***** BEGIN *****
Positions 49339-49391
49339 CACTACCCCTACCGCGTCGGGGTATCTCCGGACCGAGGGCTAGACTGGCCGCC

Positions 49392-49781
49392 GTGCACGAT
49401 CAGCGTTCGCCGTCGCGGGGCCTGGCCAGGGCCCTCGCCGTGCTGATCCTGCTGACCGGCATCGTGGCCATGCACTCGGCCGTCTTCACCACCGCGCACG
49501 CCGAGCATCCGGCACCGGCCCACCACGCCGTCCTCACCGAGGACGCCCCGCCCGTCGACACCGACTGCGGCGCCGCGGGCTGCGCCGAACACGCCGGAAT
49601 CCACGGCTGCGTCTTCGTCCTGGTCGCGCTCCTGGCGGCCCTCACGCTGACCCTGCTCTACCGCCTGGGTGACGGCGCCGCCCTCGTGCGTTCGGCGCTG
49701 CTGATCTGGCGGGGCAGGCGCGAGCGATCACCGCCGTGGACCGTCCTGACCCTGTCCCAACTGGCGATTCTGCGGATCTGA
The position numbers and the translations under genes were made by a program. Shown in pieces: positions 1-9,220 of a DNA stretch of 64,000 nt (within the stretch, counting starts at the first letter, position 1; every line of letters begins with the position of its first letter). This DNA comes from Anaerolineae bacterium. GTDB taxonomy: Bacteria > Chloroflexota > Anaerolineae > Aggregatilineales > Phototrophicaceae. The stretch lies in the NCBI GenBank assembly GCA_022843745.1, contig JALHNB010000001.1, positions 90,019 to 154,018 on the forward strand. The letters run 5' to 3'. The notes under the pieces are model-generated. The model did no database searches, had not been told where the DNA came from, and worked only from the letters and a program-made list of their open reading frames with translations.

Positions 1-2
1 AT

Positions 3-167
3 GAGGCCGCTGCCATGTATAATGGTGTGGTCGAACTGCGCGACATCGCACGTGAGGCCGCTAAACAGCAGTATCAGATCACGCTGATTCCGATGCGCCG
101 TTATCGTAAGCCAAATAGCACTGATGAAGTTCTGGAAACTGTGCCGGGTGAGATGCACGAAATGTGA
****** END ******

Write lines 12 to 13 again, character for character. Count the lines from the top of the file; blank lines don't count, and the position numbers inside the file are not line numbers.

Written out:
Positions 3-167
3 GAGGCCGCTGCCATGTATAATGGTGTGGTCGAACTGCGCGACATCGCACGTGAGGCCGCTAAACAGCAGTATCAGATCACGCTGATTCCGATGCGCCG